“Corduroy Company,” the man barked. “I’m doing for my ID.”
“So I’m not supposed to shoot you because you’re a merc?” Burton asked, undeterred. “That club bunny with the mushed brain didn’t get to pull his stupidity card. What are you doing here?”
“Man, you should know! We got hired by the US Military–this here’s a high priority target!”
“When’d the contract come through?” Burton asked.
“Two days ago–apparently the guy assigned to the kid didn’t follow through.”
“The guy assigned to the target thought the job was hinky and wasn’t taking a life without asking any goddamned questions,” Burton snapped, feeling grumpy. Two kills defending this kid? Three if you counted the club-bunny with his nose through his brain, but Burton had no way of knowing if that had been the Corduroy mercenaries or the kid himself. “And look what you made me do.”
Mr. Corduroy company rolled his eyes. “We take orders, soldier–I don’t know how you get to have a conscience.”
Burton felt his brain and his chest go cold. He was going to have to kill this guy method like, without any more talk, because there was no reasoning with him.
“Wait,” Ernie said, holding up his hand. He practically wafted to where the mercenary stood.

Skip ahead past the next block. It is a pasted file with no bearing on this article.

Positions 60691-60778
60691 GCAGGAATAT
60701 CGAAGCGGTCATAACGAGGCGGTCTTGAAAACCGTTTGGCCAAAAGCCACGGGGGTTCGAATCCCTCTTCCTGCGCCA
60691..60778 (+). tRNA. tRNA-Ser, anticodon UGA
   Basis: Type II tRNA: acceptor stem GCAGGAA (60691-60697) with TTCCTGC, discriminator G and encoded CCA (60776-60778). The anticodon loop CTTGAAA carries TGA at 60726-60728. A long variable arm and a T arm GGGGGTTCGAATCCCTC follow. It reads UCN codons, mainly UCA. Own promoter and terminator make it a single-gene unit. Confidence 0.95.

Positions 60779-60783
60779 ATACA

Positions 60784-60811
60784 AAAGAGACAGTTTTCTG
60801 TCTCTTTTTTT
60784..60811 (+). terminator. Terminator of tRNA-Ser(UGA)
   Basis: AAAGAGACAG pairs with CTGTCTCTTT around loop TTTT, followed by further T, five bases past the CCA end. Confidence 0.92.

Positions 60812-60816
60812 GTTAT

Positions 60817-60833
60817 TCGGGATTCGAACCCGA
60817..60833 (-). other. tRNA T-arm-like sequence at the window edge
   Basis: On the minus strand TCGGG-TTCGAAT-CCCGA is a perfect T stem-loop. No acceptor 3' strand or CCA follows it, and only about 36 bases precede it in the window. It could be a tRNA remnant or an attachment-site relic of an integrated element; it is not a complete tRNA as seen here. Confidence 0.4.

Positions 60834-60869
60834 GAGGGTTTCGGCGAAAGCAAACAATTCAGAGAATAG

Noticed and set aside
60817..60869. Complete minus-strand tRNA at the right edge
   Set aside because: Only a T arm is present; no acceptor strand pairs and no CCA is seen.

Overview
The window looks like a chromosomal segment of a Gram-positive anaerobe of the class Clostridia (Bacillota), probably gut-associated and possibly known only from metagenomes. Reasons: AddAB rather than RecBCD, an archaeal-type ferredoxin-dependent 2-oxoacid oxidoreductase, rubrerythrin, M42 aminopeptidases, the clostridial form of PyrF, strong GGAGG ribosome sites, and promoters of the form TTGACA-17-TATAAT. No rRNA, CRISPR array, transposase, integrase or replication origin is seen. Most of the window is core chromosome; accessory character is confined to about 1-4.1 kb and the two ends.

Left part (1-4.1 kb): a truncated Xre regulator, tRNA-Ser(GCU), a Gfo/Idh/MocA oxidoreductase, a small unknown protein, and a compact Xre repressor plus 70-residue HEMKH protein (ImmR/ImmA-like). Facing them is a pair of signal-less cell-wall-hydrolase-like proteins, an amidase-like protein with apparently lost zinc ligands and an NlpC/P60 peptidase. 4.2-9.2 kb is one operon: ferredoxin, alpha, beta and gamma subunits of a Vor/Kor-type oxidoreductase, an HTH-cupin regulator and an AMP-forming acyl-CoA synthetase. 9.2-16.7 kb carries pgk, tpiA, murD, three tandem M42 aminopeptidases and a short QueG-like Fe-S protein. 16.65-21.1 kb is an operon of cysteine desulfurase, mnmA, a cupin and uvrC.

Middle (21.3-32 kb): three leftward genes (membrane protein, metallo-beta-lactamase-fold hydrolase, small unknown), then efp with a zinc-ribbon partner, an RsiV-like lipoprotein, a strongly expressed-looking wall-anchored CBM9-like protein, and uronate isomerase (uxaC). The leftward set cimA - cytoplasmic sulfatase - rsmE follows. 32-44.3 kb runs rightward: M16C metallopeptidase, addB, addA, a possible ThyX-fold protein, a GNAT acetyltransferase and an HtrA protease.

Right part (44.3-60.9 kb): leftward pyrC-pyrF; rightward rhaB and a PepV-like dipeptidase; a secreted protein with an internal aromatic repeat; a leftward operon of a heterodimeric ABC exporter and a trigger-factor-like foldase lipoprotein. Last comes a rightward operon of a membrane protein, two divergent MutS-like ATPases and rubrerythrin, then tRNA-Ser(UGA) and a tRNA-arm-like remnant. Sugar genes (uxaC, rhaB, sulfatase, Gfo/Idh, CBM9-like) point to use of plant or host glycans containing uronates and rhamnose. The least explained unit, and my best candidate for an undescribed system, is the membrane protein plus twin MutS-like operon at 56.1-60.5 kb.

“You broke my fucking wrist,” Merc snarled.
“You’re a bad man,” the boy told him, eyes wide. Gently, he laid his hand on the merc’s wrist through his jacket, then shuddered and dropped his hand. “Bad through and through,” he told Burton with a shrug. His shoulders drooped dejectedly and he moved to Burton’s other side.
He was well out of the line of fire when Burton dropped the final Corduroy mercenary, his silencer loud in the late night air.
* * *
“Where are we going, Cruller?” the boy asked five minutes later.
Burton wasn’t taking the easy route–he’d left his sniper rifle bolted to the top of the building, prints and all. First things first, and the first thing was to force the kid up the fire escape in front of him in a minute and a half so Burton could disassemble the rifle and they could beat a hasty retreat through the inside of the building.
“What’d you call me? And move your ass before I kick you up there myself!”
“It’s five stories,” the kid said mildly. “Nobody heard. That’s why the dance club is out here in the warehouse district.”